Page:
Kidney Donation
392 members112 posts

Recovery time for donor??

I am altruistically donating on 10/23 and I'm wondering how long recovery takes if everything goes well. I don't know anyone else who has donated. I am a high school teacher so no heavy lifting or anything at work. Thanks!

9 Replies
oldestnewest

Hi I donated in 2015. Was walking in the mall 5 days after surgery. Could have gone back to work in about 3 weeks(office). Husband had complications so was off longer. No lifting above 5 lbs for 8-12 weeks is common. Drink lots of water. First few days painful but after that easier than anticipated. Thank you for your gift. The average lifespan on dialysis is 5 years so you are really saving a life.

Reply

Hi , I donated in July of 2016 , discharged from the hospital 2 days later. I returned to part-time work in 3 days . No driving or lifting though. I eat well and drank plenty of water.

The support from other living donors made the difference.

Good luck you will be okay.

FloFlo

Reply

That’s great to hear. I am expected to donate sometime in December. I am donating Non Directed to create a chain. Will have the surgery at Cornell in NYC. My wife is very supportive. The rest of my family not so much. I have three young children and they are worried about something going wrong.

Reply

My mom donated her kidney to me January of this year. She was out of the hospital within one day and recovering at home. The pain is manageable and she didn’t feel it until about a week later.

She’s got tired quickly, but after about three months, she was back to her exercise routine and feeling normal.

Thank you for doing what you’re doing, you are an angel.

Reply

I donated in Feb of this year, I was off all pain meds by day 3. I was working from home by week 2. I still got tired pretty quickly, so I worked from home for 3 weeks. By week 6 I was cleared to start jogging, but I still couldn’t lift anything over 20 lbs and no aggressive core exercises like yoga, or spin. At month 6, I was cleared to do whatever I want! I will say, take your time, relax and rest. I wish I hadn’t rushed to get back to work. Use your full FMLA time! Good luck!

Reply

Everyone’s recovery is different and so many factors go into it. You should be prepared for best and worst case scenarios.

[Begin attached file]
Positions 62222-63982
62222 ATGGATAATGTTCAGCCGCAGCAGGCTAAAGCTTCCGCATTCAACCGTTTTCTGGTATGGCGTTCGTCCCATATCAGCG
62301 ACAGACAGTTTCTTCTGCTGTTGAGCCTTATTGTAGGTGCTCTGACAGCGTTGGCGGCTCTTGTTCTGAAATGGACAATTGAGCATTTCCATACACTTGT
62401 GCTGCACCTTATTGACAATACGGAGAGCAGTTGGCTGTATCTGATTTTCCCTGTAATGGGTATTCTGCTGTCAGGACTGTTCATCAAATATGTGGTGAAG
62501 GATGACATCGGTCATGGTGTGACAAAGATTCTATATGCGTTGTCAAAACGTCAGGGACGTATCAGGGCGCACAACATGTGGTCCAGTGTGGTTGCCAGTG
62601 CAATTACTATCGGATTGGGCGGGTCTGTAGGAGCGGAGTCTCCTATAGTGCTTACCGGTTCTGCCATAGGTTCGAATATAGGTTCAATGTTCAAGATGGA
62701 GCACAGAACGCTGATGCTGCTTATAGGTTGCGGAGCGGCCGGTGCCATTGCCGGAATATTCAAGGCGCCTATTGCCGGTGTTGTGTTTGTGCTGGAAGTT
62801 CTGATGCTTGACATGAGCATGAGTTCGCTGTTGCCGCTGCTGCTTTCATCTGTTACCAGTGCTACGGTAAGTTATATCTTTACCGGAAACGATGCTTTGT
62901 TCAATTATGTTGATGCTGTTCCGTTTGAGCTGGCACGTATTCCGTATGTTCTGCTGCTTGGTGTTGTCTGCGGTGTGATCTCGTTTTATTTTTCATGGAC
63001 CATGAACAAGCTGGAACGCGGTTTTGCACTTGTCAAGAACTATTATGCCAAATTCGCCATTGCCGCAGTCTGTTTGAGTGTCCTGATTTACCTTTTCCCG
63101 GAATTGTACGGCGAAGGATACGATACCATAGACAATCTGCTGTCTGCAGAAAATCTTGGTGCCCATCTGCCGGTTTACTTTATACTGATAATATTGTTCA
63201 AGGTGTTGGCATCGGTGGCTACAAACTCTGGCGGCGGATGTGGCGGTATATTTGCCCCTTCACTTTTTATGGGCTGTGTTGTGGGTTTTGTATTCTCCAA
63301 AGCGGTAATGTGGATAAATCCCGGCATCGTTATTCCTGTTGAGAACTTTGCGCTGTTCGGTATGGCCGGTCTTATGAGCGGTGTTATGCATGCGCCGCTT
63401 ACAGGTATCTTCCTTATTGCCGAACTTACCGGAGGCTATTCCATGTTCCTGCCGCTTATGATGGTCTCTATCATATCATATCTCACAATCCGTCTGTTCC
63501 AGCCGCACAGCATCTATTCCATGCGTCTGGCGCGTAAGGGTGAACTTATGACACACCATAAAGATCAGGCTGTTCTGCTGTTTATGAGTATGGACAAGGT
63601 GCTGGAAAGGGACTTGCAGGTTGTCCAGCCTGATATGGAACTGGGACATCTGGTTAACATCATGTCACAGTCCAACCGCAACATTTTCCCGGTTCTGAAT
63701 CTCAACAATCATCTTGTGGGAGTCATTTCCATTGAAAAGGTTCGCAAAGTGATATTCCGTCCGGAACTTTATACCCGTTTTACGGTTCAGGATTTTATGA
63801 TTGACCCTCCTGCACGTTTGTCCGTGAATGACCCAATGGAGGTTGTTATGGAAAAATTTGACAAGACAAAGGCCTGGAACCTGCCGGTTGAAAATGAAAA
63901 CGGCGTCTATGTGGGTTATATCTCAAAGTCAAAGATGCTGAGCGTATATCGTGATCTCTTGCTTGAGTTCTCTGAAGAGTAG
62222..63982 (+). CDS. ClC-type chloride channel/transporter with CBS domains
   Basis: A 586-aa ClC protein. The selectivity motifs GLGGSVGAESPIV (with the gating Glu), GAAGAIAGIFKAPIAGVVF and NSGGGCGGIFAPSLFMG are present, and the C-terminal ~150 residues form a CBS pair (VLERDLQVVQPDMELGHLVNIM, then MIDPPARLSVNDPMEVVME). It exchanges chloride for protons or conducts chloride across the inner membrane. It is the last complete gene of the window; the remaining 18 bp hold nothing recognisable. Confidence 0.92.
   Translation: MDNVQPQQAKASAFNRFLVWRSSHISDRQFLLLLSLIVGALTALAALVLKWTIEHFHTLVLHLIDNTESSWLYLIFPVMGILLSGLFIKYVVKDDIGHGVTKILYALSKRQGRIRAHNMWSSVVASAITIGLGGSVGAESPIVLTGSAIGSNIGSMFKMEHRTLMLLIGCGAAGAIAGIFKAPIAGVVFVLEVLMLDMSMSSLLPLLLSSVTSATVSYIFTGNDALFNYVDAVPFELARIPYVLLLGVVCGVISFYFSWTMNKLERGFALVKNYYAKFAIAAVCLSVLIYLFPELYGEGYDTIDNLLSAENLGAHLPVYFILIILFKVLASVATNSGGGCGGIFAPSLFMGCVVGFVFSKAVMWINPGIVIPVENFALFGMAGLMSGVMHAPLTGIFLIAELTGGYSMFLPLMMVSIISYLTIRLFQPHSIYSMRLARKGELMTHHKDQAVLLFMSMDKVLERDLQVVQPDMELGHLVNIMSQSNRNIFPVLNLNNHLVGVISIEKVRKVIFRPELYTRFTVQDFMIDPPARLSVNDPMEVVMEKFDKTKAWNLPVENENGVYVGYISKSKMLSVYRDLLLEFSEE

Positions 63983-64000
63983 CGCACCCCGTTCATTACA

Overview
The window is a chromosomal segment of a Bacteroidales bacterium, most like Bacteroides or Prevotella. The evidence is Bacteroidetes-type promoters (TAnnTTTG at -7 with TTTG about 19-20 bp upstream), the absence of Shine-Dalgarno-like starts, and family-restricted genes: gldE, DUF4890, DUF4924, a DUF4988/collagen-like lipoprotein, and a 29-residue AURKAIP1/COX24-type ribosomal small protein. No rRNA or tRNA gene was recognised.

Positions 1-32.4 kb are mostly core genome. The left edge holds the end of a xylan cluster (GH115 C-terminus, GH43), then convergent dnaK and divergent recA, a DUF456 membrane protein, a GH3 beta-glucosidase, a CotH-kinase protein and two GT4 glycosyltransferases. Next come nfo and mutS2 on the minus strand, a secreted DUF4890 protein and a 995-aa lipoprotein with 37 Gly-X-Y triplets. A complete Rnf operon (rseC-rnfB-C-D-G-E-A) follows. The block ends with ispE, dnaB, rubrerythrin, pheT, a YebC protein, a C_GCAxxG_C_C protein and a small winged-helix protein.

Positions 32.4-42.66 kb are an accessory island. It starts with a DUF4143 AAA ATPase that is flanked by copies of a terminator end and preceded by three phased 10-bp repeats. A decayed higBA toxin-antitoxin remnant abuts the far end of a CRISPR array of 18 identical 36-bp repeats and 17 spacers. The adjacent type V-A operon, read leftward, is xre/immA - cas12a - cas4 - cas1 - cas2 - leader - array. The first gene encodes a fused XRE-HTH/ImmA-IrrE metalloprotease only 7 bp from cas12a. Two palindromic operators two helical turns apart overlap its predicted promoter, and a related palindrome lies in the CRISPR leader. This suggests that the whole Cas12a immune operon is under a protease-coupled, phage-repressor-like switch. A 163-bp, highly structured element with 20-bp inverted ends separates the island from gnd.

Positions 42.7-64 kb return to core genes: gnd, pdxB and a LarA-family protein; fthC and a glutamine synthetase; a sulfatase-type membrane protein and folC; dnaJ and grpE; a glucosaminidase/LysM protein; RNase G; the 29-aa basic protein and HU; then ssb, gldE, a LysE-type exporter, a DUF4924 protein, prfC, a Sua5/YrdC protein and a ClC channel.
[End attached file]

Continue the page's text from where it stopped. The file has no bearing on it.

This may be helpful: livingkidneydonorsurvey.com...

Reply

I donated in 2010 at the age of 53. I was walking gingerly the next day but up to a 1/4 mile at a time 4 days later. I was able to stop taking pain medications 4 days after surgery and then just did extra strength Tylenol. I would experience quick onset of fatigue...I would be feeling energetic for a few hours and then all of a sudden I was extremely tired and needed a nap. After a few weeks this went away. Went back to work 3 weeks later......half days for the first week and then regular schedule thereafter. I was not allowed to start regular exercise for a few months. Don't forget to keep a small pillow handy to hold against your stomach when you first try to get up from a bed or chair. It really reduces the pain. Best wishes and enjoy your experience. It is a wonderful thing that you are doing. Thank you.

1 like
Reply

I donated in 2003. I spent 3 days in the hospital and a 3 more in a Gift of Life House before I flew home. I had a pretty easy recovery and was back to basically normal in 3-4 weeks. Something that may have helped me is I was in very good condition prior to the surgery and I did not rush the recovery. I was given 4 weeks off of work and I took it easy and healed during that time. I think that taking time initially to heal is important. I have seen people try and "rush" their recovery from an injury or operation that then end up taking twice as long to recover.

Five months after donating I went to an Advanced Non Commissioned Officer Course (I was active duty Army) with no issues. Eight months after donating I deployed to Iraq, again with no issues.

Take the time you need initially and do not try to rush it.

Reply

Today was the day you became a hero...to everyone. Congratulations. Take it slow, drink lots of water, move often, and walk proud.

Reply

You may also like...